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canning salsa

Fall Harvest Roasted Salsa for Canning

This recipe is based on weight in order to maintain a ratio that is safe for canning from Mother Earth News. If you do not have a scale, consider this excellent simple salsa recipe from the National Center for Home Food Preservation instead. A paste-type tomato makes the thickest salsa. Feel free to use a mix of sweet and hot peppers to find a blend that suits your taste for mild, medium or hot salsa.

Course Preserves
Cuisine Mexican
Prep Time 40 minutes
Cook Time 15 minutes
Total Time 55 minutes
Servings 6 pints
Author Lynne Curry

Ingredients

  • 5 pounds tomatoes, cored
  • 2 pounds sweet and hot peppers, stemmed and seeded
  • 1 pound onions and garlic (optional), peeled
  • 1 cup bottled lemon juice
  • 1 tablespoon canning salt

Instructions

  1. Preheat the oven to 425 degrees F. Arrange the tomatoes, peppers, onion and garlic (if using) in a single layer on individual sheet pans.

  2. Roast the vegetables in batches until they are blistered all over, about 30 minutes. Weigh the vegetables once they are roasted to be sure you have the correct amount of each for the proper ratio.

  3. Transfer the vegetables into a food processor in batches. Pulse to chop them until the texture is consistent but still chunky. Transfer each batch into a heavy-bottomed stock pot and repeat with the remaining vegetables.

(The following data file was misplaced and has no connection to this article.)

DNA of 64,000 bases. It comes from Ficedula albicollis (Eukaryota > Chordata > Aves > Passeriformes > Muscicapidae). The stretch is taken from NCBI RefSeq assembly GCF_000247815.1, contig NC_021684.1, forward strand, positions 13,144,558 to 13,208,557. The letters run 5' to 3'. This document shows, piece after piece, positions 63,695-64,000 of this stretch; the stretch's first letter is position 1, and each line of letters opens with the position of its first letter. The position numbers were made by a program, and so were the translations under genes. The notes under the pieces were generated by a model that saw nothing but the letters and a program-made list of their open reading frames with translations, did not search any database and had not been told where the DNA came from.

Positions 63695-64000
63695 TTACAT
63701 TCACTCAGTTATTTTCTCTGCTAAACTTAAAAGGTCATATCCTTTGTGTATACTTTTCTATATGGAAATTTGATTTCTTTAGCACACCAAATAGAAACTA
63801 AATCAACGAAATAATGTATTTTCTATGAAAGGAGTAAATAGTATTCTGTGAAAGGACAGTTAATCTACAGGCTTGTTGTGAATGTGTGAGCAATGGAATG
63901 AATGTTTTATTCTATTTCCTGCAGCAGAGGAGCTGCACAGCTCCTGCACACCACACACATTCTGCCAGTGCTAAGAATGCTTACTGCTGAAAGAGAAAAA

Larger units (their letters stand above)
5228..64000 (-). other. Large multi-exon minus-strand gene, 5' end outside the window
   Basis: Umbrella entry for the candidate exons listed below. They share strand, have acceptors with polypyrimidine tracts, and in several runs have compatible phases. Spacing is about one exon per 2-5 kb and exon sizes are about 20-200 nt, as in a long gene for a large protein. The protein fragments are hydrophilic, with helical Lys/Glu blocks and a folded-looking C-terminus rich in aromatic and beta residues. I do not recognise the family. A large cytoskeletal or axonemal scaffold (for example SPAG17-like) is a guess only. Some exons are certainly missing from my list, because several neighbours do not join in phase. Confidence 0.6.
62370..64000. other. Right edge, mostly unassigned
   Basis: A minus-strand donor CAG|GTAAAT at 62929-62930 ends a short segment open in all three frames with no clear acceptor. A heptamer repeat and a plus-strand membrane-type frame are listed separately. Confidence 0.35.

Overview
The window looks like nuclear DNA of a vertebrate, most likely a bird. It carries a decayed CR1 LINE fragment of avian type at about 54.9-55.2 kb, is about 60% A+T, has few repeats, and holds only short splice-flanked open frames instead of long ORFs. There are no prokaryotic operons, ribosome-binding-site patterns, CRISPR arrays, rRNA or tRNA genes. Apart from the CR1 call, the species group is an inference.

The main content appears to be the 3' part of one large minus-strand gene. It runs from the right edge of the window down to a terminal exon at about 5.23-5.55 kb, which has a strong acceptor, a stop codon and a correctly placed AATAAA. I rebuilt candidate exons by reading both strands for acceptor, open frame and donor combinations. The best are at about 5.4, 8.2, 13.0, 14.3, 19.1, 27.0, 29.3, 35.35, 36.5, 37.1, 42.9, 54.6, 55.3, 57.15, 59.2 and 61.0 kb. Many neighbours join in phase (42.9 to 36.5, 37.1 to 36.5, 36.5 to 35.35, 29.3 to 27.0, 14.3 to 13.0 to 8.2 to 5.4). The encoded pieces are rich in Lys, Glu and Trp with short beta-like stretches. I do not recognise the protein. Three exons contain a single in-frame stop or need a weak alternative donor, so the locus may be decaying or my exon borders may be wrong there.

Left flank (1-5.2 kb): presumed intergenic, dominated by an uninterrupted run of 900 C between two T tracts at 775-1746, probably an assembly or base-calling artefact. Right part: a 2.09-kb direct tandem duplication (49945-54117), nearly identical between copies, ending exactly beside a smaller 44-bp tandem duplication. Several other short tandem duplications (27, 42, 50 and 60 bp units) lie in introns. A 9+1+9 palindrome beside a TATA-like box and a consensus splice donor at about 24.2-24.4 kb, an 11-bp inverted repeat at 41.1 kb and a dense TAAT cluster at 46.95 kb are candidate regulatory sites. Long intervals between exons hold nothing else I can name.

4. Heat the salsa over medium heat, stirring often to prevent scorching on the bottom. Add the lemon juice and salt to taste. You may increase (but not reduce) the lemon juice and salt to suit your taste.

  5. While the salsa is heating, bring the hot water canner to a boil. Ladle the salsa into clean and sterilized pint jars, leaving 1/2-inch head space. Wipe the rims, top with hot lids and screw on the rings finger tight.

  6. Place the jars into the rack and slowly lower them into the hot water canner. Start timing when the water reaches a rolling boil, start timing and process the pints for 15 minutes (20 minutes from 1,000-6,000 feet; 25 minutes above 6,000 feet).

  7. When the processing time is reached, lift the jars from the boiling water with the rack and transfer each jar to the counter lined with the dish towel. Do not disturb the jars for 24 hours. When cooled and sealed, remove the rings, label and store.

Recipe Notes